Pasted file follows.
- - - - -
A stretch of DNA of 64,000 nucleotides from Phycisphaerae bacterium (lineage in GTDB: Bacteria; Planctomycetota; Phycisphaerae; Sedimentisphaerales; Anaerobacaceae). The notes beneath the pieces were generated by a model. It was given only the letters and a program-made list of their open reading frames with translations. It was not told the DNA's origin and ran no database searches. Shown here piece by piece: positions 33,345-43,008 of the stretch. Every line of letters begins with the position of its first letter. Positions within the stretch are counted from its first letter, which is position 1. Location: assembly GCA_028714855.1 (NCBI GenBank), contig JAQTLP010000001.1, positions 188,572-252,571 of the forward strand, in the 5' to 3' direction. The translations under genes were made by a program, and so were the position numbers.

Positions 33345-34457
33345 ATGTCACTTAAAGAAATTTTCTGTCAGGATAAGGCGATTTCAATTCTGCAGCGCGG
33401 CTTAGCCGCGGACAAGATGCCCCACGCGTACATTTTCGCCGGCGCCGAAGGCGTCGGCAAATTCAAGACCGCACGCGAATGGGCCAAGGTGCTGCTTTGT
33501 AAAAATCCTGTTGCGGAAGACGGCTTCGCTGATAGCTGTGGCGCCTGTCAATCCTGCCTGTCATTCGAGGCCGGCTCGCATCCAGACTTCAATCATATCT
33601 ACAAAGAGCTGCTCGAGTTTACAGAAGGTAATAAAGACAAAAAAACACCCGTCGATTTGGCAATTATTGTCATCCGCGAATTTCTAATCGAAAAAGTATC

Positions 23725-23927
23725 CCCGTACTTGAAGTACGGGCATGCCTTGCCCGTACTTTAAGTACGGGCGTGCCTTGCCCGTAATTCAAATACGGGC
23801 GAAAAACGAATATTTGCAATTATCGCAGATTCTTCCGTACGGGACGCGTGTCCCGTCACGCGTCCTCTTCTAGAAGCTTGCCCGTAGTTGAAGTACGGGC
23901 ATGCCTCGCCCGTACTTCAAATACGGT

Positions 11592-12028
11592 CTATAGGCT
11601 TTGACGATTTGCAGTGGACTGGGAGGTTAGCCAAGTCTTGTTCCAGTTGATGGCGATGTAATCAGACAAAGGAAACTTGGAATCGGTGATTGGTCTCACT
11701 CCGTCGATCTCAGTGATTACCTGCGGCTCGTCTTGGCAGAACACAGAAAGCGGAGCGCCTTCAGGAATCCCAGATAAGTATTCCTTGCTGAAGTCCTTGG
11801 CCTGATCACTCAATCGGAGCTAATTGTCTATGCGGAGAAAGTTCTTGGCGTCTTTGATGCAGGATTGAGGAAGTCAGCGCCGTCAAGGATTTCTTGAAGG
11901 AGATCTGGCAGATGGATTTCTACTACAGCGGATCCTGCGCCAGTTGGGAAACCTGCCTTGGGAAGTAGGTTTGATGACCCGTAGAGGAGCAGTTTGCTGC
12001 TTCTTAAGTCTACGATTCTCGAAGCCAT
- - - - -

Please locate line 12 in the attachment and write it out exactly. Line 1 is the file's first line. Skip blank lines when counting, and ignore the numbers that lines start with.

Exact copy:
11592 CTATAGGCT